“I decided to move to Ghana because I wanted to learn an approach to medicine in an Anglophone country,” Van Nam Glouzon, 30, a doctor originally from Ivory Coast explained to me. Glouzon, who also speaks French and Russian, noticed that most medical research is written in English, and believed practicing in an English-speaking country would allow him to stay on the cutting-edge of his field.
According to research conducted at the University of Ghana’s Centre for Migration Studies, a significant number of male migrants who came to Accra reported that moving delayed marriage. Many said they had trouble renting a room, which delayed marriage even further.
Not all people who come to Ghana from neighboring countries are male. Nearly half of them are women, the University of Ghana report indicated. Olivia Ogechi, 26, is one of them. She moved from Nigeria’s southern Imo State in order to pursue nursing school in Accra.
“I have a passionate need to serve people,” she said while organizing the colorful women’s shoes she sells in the city’s street markets. “Ghana is a cool place to stay,” she continued.
The IMO report showed also that not every immigrant to Ghana comes from a neighboring state. Fifteen percent come from Europe, like Torbjörn “Toby” Bergman.
The 43-year-old emigrated from Sweden two years ago to open Chuck’s Bar & Restaurant, an upscale continental eatery in Tamale, a city in northern Ghana 10 hours from Accra by car. On a Friday night, the restaurant’s expansive backyard was packed, in part because it’s one of the only places like it in town.
“We changed something about this city when we opened this place,” he said.
Many of the people who come to Ghana arrive under more unfortunate circumstances than Bergman. In recent years, Ghana has seen a large increase in the number of refugee and asylum seekers, according to the United Nations Refugee Agency (UNHCR).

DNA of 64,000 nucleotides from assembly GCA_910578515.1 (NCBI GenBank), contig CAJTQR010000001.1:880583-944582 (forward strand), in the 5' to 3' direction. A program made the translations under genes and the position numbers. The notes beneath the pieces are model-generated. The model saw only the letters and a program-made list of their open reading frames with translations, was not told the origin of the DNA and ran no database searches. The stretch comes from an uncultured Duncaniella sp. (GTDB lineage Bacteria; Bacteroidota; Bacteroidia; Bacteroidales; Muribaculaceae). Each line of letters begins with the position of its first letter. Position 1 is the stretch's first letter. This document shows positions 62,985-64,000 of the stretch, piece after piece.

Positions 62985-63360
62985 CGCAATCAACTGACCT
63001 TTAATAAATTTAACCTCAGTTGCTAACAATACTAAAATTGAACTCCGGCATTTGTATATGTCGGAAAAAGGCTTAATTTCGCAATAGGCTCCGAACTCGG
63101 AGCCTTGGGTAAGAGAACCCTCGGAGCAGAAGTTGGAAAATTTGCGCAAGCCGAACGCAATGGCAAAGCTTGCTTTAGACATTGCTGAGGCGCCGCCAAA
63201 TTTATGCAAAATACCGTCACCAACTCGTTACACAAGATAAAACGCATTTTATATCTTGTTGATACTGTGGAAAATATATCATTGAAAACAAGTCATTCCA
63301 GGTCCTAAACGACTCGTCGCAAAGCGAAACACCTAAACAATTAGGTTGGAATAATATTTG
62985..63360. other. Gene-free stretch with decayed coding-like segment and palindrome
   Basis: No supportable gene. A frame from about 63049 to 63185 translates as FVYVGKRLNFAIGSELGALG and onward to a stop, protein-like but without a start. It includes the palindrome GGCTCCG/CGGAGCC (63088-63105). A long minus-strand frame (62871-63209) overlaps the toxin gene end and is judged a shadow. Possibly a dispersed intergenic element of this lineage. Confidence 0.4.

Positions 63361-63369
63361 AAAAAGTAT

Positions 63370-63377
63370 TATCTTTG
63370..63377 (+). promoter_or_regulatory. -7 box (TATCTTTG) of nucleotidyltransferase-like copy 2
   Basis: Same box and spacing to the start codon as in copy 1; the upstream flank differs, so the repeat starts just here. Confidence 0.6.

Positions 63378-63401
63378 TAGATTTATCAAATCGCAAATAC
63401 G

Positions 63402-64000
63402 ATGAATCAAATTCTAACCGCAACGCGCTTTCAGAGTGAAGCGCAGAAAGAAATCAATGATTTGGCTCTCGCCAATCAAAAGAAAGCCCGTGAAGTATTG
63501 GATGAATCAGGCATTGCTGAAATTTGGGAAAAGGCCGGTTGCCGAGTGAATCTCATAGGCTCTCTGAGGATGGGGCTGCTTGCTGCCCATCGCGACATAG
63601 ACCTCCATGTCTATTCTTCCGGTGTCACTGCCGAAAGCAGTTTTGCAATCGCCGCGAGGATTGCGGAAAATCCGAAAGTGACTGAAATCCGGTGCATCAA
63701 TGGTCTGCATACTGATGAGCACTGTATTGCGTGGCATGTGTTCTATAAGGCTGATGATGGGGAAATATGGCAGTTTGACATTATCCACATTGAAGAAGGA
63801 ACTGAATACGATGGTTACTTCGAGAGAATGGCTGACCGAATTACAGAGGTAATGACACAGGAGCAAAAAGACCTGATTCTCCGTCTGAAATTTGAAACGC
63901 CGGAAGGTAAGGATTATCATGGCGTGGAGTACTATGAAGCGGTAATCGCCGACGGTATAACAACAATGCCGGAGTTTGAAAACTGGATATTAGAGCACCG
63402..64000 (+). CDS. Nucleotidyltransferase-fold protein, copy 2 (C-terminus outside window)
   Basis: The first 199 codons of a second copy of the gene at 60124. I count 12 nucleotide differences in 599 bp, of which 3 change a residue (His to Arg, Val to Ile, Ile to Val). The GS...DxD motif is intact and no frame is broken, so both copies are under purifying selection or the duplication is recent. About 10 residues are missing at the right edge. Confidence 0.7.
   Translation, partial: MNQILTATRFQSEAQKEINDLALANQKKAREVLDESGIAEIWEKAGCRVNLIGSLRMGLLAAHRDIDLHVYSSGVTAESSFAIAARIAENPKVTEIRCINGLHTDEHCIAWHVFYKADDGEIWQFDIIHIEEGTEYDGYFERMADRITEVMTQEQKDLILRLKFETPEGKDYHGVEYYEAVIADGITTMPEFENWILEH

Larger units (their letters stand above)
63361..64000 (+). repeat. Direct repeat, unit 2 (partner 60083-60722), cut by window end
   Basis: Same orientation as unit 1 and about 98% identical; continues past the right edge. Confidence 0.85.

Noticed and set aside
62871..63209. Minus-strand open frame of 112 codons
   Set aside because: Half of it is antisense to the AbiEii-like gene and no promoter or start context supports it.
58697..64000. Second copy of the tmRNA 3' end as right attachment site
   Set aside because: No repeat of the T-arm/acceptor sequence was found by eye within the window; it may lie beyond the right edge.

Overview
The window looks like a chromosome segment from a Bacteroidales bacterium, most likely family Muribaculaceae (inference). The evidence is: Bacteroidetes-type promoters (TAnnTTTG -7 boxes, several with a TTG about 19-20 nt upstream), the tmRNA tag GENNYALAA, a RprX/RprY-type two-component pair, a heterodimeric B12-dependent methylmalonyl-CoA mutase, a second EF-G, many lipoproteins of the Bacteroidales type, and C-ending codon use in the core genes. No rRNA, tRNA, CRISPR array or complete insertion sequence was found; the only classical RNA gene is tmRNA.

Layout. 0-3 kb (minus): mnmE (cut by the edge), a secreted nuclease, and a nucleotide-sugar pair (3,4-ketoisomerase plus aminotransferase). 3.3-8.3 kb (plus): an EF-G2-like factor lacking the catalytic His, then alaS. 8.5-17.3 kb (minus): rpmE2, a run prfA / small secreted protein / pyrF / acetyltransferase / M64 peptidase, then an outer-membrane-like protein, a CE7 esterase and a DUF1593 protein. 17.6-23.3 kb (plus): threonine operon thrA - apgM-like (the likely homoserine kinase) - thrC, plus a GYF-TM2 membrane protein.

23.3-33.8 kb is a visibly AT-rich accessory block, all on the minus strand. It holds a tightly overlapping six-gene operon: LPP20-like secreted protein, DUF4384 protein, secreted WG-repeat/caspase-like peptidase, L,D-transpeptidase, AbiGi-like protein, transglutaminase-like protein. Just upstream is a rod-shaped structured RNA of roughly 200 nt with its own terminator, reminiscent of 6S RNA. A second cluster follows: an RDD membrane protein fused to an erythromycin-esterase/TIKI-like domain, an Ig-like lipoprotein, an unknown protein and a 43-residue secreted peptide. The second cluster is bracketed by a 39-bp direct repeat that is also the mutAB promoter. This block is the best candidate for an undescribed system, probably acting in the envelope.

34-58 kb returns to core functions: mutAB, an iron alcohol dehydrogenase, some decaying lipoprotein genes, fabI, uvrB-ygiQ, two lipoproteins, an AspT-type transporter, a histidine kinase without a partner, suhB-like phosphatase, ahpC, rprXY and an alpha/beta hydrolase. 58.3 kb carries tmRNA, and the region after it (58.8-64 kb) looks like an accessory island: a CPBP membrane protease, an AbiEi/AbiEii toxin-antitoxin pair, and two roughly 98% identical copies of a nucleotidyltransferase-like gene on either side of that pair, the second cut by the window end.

The Ghanaian government has sometimes botched its responses to the influx. In June, more than 40 asylum seekers, including infants, were left to sleep in the open near Accra’s international airport, according to Joy News. The Ghana Refugee Board (GRB) chose to repatriate them back to their countries of origin.
“It was a number of refugees from the Republic of the Congo, Nigeria, central Africa, and other countries who were lodging on the lawn of a benevolent Ghanaian,” said Sheila Tamakloe, the journalist who reported the story. Some refugees were even sleeping on the lawn of the GRB.
According to Professor Adida, “Inter-African migration brings both promise and peril to African host societies. It brings promise because African migrants open up new economic opportunities by creating or bringing new goods, new trading routes, new institutions,”
“At the same time, African migrants are – just like everywhere else in the world – easy scapegoats when an economy contracts, and unemployment and instability rise.”
What is clear is that each individual who immigrates to Ghana, or to any country on the globe has their own narrative, no matter their reason for movement. What can be done now is to continue to tell their stories, especially those largely undocumented in the Global South.